Bearing the Whiplash
By Rainey Wetnight
“I’m a vulgar man, but I assure you, my music is not.” -Tom Hulce as Mozart, from the 1984 film Amadeus
“…That he may sift you as wheat.” -Luke 22:31, King James Bible
The Academy of Motion Picture Arts and Sciences sure did. Not only was Whiplash nominated for Best Picture, but J.K. Simmons also won the Oscar for Actor in a Supporting Role. Yours truly contends that Simmons was the lead, although intense Miles Teller portrayed our drum-thrashing protagonist. Who was in control of the entire hour and forty-seven minutes we spent inside their world of musical refinement?
Young Andrew Neyman (Teller) seeks one goal: greatness. His area of expertise - nay, the center of his life - is jazz drumming. Posters of Buddy Rich and Charlie Parker adorn his spartan dorm room, which has barely enough space for his bed and his drum kit. That’s all he needs: to eat, sleep (which he finds increasingly hard to do) and play. Practicing, at first a chore that he endures in good spirits, soon becomes a painful and bloody obsession. Once he is chosen, Neyman is already past the point of no return.
The chooser is none other than Terence Fletcher (Simmons), head of the top jazz orchestra at New York’s fictional Shaffer Conservatory. Not only does he never suffer fools, but he ejects musicians that he suspects to be fools from his band. Consider the case of one stocky student: “There’s no [expletive] Mars Bar down there,” Fletcher snaps, accusing a floor-gazing trombone player of being out of tune. As it is, the guilty party is sitting nearby, but the band’s high priest opts to send his fleshier scapegoat away.
The man sneers. He swears. He rants and raves. He hurls a chair at Neyman. He comes up with the most innovative invective since Sergeant Hartman in Full Metal Jacket (to which this movie’s been compared). What’s all this supposed to accomplish? Surprisingly, or perhaps not, the exact same aim the military has: to mold boys into men who can perform one task to perfection. There is no margin of error in war; it’s either kill or be killed. Neither is there a margin of error in Fletcher’s orchestra. It must conquer in competitions or lose favor in the ears of discriminating judges. Therefore, the teacher becomes the drill instructor. All should go well for our rising star if he yields to the breaking of his body, mind, and spirit.
The thing is, aren’t those three aspects of humanity the ones you must use to be a superb drummer?
Fletcher believes that the way to turn neophyte “squeakers” into virtuosos is through a combination of grueling ordeals. He uses enough profanity, racial and ethnic slurs, homophobic taunts, and misogynistic comparisons to fill up at least four episodes of South Park. One might argue that any athletic coach would do the same. However, that’s not whom Neyman is expecting at the front of the band room on his first day. Not only that, but Fletcher makes them toil over their instruments for far longer than the allotted class time. One particular scene drives this point home, starring three different drummers and their hot-headed hortator. Originally, that was the title of the man who beat time for slave rowers on Roman triremes.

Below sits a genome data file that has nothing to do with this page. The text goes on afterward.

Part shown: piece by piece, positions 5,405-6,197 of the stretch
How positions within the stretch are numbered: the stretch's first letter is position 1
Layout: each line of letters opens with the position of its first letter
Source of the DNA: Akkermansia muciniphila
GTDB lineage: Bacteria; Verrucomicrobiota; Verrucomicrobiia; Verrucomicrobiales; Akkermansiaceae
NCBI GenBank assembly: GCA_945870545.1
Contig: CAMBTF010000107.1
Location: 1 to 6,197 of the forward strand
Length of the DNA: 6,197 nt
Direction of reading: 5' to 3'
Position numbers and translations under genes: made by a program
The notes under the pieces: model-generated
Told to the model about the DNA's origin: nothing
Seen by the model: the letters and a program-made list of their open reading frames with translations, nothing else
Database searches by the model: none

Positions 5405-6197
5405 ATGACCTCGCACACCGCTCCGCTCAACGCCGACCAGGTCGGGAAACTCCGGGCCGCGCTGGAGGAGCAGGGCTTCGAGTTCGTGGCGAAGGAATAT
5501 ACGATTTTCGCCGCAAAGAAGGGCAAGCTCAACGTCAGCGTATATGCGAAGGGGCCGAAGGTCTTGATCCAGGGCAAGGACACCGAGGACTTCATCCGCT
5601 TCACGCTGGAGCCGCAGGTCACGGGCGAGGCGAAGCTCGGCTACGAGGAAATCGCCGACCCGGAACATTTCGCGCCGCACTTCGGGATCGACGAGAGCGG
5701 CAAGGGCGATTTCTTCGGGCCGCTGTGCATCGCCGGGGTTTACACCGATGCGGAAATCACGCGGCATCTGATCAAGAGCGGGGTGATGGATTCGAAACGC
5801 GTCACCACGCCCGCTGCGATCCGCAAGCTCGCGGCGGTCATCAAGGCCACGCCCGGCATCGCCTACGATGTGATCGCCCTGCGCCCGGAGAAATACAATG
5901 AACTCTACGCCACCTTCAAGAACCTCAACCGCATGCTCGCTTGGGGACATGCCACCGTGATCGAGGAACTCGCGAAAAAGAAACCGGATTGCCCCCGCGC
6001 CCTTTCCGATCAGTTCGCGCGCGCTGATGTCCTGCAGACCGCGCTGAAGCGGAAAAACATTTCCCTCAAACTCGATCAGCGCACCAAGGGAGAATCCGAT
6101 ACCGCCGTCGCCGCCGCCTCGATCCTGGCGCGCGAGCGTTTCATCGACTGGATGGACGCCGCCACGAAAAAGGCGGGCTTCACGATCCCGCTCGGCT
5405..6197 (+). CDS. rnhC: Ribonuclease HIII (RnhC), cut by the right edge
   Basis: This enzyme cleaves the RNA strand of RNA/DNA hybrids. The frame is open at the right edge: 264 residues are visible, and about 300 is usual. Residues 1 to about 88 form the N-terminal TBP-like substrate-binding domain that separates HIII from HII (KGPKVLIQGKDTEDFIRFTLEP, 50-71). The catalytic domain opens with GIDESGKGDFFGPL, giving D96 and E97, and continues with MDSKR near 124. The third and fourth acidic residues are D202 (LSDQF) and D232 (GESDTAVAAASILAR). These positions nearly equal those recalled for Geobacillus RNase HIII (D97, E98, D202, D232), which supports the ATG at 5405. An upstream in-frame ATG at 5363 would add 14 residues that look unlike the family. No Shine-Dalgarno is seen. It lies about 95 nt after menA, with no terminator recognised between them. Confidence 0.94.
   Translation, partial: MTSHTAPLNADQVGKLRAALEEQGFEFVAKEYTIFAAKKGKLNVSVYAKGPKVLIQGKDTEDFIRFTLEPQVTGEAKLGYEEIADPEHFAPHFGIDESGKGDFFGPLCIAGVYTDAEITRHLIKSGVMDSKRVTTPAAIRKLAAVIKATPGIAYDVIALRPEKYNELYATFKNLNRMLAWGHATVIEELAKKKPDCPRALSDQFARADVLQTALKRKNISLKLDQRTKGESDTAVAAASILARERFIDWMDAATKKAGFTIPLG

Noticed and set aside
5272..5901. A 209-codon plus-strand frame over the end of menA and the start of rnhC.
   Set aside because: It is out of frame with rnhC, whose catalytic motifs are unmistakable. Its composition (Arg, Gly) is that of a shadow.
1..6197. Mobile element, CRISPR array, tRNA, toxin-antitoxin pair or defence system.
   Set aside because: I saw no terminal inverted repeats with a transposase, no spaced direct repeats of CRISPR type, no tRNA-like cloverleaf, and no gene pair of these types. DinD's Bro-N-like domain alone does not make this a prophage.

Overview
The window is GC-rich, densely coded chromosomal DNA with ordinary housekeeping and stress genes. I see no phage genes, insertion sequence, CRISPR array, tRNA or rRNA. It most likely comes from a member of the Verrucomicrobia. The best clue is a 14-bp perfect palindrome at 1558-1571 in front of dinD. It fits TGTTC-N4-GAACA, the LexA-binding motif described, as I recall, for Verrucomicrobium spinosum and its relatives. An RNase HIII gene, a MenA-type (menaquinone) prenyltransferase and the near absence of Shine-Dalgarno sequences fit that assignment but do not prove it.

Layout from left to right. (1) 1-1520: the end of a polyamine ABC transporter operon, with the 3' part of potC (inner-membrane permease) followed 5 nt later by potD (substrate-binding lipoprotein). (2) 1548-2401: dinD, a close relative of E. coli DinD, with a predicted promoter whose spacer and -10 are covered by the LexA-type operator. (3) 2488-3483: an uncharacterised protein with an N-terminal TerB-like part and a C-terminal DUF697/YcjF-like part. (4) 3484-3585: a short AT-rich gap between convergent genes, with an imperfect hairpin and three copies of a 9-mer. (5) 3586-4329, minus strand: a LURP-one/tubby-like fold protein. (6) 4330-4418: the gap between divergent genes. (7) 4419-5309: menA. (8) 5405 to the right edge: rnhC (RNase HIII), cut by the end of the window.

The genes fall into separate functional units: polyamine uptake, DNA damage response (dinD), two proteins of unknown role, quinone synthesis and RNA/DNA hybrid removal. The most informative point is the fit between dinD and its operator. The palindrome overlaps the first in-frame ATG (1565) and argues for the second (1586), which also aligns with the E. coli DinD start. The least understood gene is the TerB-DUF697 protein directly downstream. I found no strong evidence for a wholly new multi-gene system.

Is this comparison too grim? I’ll return to it later. For now, I’d like to address the delicate issue of balance.
If there was anything the movie Black Swan taught us, it’s that art should not consume one’s whole life. In the beginning of Whiplash, Neyman clearly understands this. He strives to be a normal college kid in the midst of abnormal circumstances. He attends the movies faithfully with his dad (Paul Reiser), chows down on unhealthy food, and even finds a winsome girlfriend, Nicole (Melissa Benoist). However, as Fletcher and the band consume more of his time, he discovers that he has to drop activities and people that he once considered essential. An ambition such as his leaves room for nothing else, no matter what the authors of best-selling business books say. When he breaks up with Nicole, it’s a mercy; when he does the same to his father, he’s being cruel and not kind. What drives his ruthlessness? It isn’t just his teacher, or his love for jazz. It’s his consummate fear of being an unrecognized failure. Balance is for people who can put their passions into perspective. Our hero won’t, and eventually finds that he can’t.
Who is to blame, if blame should be assigned? Perhaps the answer lies with one more character, who never shows his face: Brandon Casey, a former student who had been in Neyman’s shoes (although on saxophone, not drums). Fletcher sheds tears upon the news of Casey’s death, but for whom is he weeping, and why? The film is ambiguous on this point, for good reason. It’s one more turn of the screw, one more lash of the whip upon his protégé’s back - and ours.
In the final scene, what is the meaning of Neyman’s thousand-yard stare? It shows triumph and tragedy in equal measure, the look of one who knows what perfect obedience is - a slave who has, at long last, pleased his master. Whether he has overcome his master is a question with which we all should wrestle.
RAINEY’S RATING: 4 STARS (A PERFECT SCORE)